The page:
24 May 2013Print This Post

We are ready for post-Jackson role, vows High Court judge

Rolls Royce standards for modest claims: proportionality will be a problem, says judge

A High Court judge says there is a “real determination” among judges to embrace their new “project management” role, and dismissed fears that they are not ready for the Jackson reforms.

Mrs Justice Swift also emphasised that proportionality will now dominate costs issues.

Speaking to Manchester Law Society’s personal injury conference earlier this week, the judge said: “The role in the judge in future has been likened by some to that of a project manager whose task it will be to approve or amend the costs budget and then manage the case in accordance with those budgets. This will require a considerable adjustment from the previous judicial approach.

“However, I detect a real determination on the part of many judges to embrace their new more proactive role and take a greater part than hitherto in shaping the progress of the cases before them.”

Dame Caroline, who is also the director of civil training for the Judicial College, said the time for debating the reforms “is now passed” and that the judiciary and lawyers must “concentrate our efforts on the task of making them work”.

She said that judges are more concerned with strengthening and improving management of cases and the cost of litigation than the funding of claims.

She said: “It is clear from these changes that judges are being exhorted to place proportionality of costs at the forefront of their decision making and to accord much greater weight than they would have otherwise done in the past to enforcing compliance by the parties in litigation.”

Mrs Justice Swift said the issue of proportionality will “dominate” the way in which costs are assessed on the standard basis. She said the “much more problematic issues” will arise when a modest claim is investigated to a costly “Rolls Royce” standard.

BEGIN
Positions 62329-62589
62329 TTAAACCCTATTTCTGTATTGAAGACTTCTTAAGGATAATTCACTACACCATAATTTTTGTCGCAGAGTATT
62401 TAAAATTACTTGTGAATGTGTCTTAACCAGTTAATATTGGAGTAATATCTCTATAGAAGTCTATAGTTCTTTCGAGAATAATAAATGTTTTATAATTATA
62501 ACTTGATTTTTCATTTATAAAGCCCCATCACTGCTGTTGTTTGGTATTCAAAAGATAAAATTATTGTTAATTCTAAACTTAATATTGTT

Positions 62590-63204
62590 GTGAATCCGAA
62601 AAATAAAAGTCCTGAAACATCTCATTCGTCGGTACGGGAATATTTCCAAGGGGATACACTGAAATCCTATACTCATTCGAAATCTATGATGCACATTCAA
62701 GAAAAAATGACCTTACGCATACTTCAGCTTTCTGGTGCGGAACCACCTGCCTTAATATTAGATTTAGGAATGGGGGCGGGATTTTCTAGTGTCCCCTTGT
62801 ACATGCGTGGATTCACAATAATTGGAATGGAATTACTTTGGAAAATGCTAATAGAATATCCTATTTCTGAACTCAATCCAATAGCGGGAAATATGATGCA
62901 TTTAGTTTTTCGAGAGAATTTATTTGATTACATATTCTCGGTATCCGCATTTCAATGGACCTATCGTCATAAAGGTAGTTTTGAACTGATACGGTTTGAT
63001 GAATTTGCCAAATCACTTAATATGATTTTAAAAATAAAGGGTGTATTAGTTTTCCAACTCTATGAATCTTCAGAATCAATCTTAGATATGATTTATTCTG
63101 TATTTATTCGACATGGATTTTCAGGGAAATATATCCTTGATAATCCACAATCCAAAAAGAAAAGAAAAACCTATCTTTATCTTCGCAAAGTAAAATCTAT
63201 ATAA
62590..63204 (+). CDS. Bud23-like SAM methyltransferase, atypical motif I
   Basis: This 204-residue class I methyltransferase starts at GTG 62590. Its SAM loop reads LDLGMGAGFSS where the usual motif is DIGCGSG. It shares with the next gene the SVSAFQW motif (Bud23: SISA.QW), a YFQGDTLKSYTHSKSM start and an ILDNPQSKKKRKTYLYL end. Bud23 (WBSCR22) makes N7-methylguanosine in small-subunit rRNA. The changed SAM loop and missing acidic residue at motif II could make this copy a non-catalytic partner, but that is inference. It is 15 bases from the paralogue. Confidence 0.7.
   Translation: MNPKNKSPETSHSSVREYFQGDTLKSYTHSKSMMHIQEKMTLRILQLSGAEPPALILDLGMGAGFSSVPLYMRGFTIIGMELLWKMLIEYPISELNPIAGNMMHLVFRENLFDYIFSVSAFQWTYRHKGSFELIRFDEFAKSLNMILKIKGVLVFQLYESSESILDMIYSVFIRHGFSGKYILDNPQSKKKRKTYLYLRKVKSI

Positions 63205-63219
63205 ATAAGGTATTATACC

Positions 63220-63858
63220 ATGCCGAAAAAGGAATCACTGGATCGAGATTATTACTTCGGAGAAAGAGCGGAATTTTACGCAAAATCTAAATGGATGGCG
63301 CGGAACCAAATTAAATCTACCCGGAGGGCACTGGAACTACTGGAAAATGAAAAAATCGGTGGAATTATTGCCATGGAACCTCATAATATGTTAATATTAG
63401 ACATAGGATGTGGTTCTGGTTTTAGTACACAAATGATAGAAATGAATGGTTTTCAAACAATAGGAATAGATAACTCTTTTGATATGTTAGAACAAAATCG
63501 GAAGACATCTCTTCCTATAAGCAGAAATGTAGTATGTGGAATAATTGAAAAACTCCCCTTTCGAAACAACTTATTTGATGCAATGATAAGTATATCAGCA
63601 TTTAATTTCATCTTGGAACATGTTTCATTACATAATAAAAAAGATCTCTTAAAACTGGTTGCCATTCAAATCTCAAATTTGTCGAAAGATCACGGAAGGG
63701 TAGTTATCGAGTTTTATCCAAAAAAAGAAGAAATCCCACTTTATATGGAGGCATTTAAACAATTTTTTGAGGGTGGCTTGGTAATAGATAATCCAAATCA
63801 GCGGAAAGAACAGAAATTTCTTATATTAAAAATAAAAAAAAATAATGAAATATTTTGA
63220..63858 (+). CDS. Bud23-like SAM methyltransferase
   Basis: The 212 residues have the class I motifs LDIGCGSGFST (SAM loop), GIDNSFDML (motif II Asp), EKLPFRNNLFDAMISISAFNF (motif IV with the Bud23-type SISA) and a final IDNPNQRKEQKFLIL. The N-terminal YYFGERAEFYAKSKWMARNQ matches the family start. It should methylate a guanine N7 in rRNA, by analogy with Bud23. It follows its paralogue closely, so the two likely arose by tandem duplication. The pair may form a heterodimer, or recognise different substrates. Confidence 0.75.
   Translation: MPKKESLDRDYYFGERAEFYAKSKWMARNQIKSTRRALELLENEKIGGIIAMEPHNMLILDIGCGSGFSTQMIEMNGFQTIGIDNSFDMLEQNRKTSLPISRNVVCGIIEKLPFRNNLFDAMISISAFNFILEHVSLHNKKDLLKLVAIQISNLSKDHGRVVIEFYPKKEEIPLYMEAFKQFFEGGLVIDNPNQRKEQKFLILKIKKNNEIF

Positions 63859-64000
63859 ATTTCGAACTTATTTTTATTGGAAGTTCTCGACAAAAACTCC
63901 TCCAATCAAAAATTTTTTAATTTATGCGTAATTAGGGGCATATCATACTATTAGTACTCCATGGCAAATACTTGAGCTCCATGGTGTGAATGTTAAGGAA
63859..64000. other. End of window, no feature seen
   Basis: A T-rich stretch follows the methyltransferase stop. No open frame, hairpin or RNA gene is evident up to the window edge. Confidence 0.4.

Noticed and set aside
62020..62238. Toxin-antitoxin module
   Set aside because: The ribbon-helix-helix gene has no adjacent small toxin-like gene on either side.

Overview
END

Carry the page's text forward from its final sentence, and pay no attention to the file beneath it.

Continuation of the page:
She warned: “Here, civil judges at all levels will have to make difficult decision about proportionality. They will have to determine in an individual case what will be a proportionate such for each party to spend on the litigation. Moreover, those decisions will have to be viewed prospectively from the beginning of the litigation and not reached at the conclusion, as was usually the position in the past.”

Precedent will quickly emerge, argued Mrs Justice Swift, as early appeals on costs budgeting rulings will be immediately referred to a “small cadre” of Court of Appeal members, including the Master of the Rolls for consistent and authoritative guidance.

This will help resolve any uncertainty which currently exists, she explained.

Responding to fears that judges are not ready to implement the Jackson reforms, Mrs Justice Swift said: “I do not share those concerns. It is important to remember that judges regularly have to familiarise themselves with new legislation affecting the jurisdictions in which they sit.

“The Jackson reforms cannot be said to have taken the judiciary by surprise. I do not share the pessimistic prognostications of unpreparedness on the part of the judiciary that have been expressed by some. That is not to say that we do not all, judges and practitioners, have a lot to learn about the most effective way to operate the new provisions.”

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